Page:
Charging More For Less By Redefining Value

The idea of charging more for less and calling it a bargain might seem crazy, but if it makes sense if the smaller size is presented as a greater value.

Charging More For Less By Redefining Value

Another post looked at the practice of raising prices by decreasing size. For example a maker of canned coffee who felt that there would be significant resistance to a price increase might choose instead to introduce a "stealth" increase, by leaving the price of the product the same while decreasing the size of the package from one pounds (16 ounces) to just 13 ounces.

Sometimes the package stays the same size but with more empty space (also called slack fill) inside it. In such cases the seller is usually hoping that the consumer won't notice the difference – the can/jar/box/bag looks the same as it always did, and they might not catch the fine print or pay attention to the additional empty space when they open it up.

Slack fill isn't always an option. Since it could clearly open the door to some deceptive practices there are strict rules about when, and how much, slack fill is allowed. For example it's okay to leave extra space in bags of potato chips for the purpose of protecting the product from breakage.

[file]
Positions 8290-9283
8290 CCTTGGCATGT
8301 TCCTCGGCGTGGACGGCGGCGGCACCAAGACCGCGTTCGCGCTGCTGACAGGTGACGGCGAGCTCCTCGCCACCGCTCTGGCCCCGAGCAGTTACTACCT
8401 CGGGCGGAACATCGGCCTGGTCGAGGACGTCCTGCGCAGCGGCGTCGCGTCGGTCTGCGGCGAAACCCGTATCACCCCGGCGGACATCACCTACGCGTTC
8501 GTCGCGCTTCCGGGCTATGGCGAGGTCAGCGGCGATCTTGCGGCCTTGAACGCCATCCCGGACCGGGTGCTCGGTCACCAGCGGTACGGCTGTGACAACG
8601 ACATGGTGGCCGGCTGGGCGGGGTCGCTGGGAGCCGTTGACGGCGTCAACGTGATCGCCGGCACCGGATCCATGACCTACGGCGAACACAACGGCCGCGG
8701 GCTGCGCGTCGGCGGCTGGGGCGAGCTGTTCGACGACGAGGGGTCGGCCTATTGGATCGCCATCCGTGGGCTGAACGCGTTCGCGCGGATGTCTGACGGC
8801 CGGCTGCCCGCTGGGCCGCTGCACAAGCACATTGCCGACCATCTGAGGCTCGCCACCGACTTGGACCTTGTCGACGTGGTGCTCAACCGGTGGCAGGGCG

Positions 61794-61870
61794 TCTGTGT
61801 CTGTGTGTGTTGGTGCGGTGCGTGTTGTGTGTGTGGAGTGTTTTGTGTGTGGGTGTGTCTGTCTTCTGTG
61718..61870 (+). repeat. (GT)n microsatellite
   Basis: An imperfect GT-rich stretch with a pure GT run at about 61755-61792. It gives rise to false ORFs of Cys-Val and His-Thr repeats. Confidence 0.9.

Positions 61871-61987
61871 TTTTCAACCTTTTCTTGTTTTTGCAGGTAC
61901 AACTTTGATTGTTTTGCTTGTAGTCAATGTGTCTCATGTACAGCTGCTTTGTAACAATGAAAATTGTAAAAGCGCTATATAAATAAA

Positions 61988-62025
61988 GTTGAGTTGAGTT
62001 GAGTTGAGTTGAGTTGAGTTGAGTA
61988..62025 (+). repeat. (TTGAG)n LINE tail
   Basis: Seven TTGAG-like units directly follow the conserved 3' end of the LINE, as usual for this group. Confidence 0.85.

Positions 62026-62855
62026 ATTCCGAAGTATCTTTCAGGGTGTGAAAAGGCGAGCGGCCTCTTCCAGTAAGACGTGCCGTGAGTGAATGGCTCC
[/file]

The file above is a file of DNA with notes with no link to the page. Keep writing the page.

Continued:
When packages have to shrink alongside the contents sellers sometimes look for other ways to explain the fact that the price didn't shrink as well. One popular option is to promote better, higher-effeciciency eco-friendly packaging. Another approach is calling the smaller package a "convenience" size.

With food other option is to point out the benefit in the form of lower calories. Because the promise of fewer calories is so tempting sometimes prices don't just stay the same as the size goes down, they actually go up.

It seems crazy – paying more money for less product because it has less calories. But it happens all the time.

Here is one example:




These "special" cans of soda are just 90 calories! And they are on sale for just $3.99 for six!

Of course they are a lot smaller too, just 222ml instead of the standard 355ml. In fact they are almost 40% smaller.

They are also more expensive, not matter how you look at it. The same store, on the same day, was selling twelve 355ml cans for just $3.50.




So you could buy six small 222ml cans for $3.99 ($0.66 per can or $0.002 per ml) or twelve large 355ml cans for $3.50 ($0.58 per can or $0.0008 per ml). The smaller cans, which are “on special” are more expensive whether purchased by the case, the can or the ml. On a per ml basis the small can is more than twice as expensive as it is in the larger can.

It would be crazy, except for the fact that what is being sold is not the diminished volume but the diminished calories.

Value-Based Pricing Raising Prices